10. How the same investment statement could make an investor overly happy and also equally sad, with impending doom and gloom. This could happen when it shows spectacular growth regardless of a difficult economic environment, and increasing returns far better than the going rate. Of course, the gladness is easily understood. But this may soon give way to great alarm. You see, deep down you know that a great return on paper may not be much of a comfort, worrying that in the end, it may not be worth the paper it is written on!

Gold’s 5-Steps To Help Building a Portfolio

When it comes to making investments, with a view to providing for your retirement, here’s my 5 –Step Plan!

1. BE VERY careful – if you have some money. Remember, it’s your money and you deserve to end up with it in your golden years. This means:

1.1 That when presented with an investment opportunity, you need to adopt a strong defensive stance. This calls for you, being skeptical and untrusting. You see, there are a thousand and one bad guys and gals out there who are ready to take your money off your hands. They want you to buy into the dream; but you must assume that the investment is at best, not real or at least, high risk.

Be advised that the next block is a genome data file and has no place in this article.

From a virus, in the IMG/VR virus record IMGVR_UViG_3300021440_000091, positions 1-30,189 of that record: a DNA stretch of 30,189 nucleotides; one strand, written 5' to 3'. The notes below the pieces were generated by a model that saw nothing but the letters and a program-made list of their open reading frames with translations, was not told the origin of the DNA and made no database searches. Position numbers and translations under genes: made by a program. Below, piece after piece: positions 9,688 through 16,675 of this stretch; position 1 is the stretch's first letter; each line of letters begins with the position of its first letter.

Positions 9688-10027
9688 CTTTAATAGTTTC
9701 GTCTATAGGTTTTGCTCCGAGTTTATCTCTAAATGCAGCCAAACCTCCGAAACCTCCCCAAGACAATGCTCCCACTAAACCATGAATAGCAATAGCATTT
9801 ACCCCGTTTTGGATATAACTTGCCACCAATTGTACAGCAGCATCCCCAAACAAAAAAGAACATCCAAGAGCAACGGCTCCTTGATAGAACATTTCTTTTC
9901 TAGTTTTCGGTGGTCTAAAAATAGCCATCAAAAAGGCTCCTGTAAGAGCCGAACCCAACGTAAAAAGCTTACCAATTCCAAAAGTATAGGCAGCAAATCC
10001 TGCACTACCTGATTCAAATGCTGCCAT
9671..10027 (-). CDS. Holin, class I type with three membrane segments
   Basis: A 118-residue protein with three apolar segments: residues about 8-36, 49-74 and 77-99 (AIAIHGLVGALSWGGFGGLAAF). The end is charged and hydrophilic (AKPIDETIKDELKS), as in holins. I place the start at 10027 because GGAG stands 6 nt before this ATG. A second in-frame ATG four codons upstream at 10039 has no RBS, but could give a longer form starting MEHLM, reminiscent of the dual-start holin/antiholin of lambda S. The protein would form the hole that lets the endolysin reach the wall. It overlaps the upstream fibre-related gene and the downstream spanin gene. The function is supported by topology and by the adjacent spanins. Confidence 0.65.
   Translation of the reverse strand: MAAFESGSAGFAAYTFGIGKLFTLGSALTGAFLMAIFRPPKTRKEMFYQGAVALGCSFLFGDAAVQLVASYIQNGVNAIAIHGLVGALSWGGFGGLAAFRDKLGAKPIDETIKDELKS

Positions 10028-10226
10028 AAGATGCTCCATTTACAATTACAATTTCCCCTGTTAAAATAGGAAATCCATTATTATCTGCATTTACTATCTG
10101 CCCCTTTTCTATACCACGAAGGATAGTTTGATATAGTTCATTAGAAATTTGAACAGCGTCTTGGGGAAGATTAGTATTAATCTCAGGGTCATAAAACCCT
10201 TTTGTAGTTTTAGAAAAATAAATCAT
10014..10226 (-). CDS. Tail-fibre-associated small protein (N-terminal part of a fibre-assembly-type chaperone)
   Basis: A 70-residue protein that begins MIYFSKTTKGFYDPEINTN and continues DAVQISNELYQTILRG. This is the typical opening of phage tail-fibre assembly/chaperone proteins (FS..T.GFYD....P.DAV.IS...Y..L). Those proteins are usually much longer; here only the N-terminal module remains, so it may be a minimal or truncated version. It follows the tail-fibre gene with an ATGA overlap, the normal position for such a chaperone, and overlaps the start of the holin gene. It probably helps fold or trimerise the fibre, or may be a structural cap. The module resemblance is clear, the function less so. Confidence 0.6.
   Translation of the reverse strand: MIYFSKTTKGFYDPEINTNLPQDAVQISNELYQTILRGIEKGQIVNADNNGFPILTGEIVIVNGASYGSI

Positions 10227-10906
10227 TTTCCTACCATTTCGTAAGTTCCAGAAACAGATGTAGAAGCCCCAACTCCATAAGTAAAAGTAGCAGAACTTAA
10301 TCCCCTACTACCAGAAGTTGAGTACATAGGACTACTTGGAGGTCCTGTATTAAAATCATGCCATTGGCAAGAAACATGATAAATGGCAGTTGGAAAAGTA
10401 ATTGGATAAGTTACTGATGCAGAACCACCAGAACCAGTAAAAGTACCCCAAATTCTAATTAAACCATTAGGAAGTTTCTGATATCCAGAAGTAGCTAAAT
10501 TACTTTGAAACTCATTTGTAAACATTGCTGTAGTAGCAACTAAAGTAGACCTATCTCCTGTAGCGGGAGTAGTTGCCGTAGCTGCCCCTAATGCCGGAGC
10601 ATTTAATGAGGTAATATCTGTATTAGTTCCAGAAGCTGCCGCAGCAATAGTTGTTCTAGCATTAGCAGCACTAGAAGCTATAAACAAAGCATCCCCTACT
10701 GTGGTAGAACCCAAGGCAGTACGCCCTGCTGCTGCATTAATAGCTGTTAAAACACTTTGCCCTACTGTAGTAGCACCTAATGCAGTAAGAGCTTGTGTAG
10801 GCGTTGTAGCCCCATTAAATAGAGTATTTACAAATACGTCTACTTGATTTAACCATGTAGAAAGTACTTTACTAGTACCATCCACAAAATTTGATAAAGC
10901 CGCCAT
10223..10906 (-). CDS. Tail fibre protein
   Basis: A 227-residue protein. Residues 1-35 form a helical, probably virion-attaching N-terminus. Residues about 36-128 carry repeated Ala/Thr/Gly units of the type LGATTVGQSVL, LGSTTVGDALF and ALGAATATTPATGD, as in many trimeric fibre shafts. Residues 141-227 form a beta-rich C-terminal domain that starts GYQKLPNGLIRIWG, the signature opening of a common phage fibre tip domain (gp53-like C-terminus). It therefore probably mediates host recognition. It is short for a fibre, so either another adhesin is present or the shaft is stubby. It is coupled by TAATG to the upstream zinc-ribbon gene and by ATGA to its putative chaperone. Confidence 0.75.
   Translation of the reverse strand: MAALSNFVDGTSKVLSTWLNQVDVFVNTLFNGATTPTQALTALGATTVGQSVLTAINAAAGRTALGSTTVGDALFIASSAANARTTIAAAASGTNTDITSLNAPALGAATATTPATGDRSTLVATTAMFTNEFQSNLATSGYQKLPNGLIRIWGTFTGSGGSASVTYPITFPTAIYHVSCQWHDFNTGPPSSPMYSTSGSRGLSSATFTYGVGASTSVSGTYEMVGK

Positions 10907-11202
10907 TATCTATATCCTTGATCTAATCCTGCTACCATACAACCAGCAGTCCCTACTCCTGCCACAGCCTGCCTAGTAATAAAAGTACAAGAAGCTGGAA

1.2 That you should never, go on a hope and dream. Instead, you aspire to be a savvy investor, keeping your feet firmly planted on the ground. This means that you consider making an investment, only after completing a thorough ‘due diligence’ and on being satisfied that the opportunity proves to be ‘as good as it gets’, failing which, it’s a firm “No!”

1.3 That you must tame the greed monster in all of us if you want to get to investment paradise.

1.4 That you must keep saying to yourself… until it’s ringing in your ears, “I’m not going to play games with my retirement. It’s just too important!”

2. THINK before swimming with the sharks. It might get you an adrenalin rush, but you could end up eaten alive. If you really like the excitement of these slippery, man-eaters, here’s a word of advice. TRY going to the aquarium and visiting the shark exhibit. I guarantee that on leaving, (apart from pick pockets), you’ll still have your wallet in tact.

3. TRUST you gut. I agree with the old adage, ‘If it sounds too good to be true, it probably is’. This is correct in the vast majority of instances. But in the other cases, it’s usually only the financial gurus or whiz-kids, who are able to pick out the winners. If you’re an average investor, play it safe …always!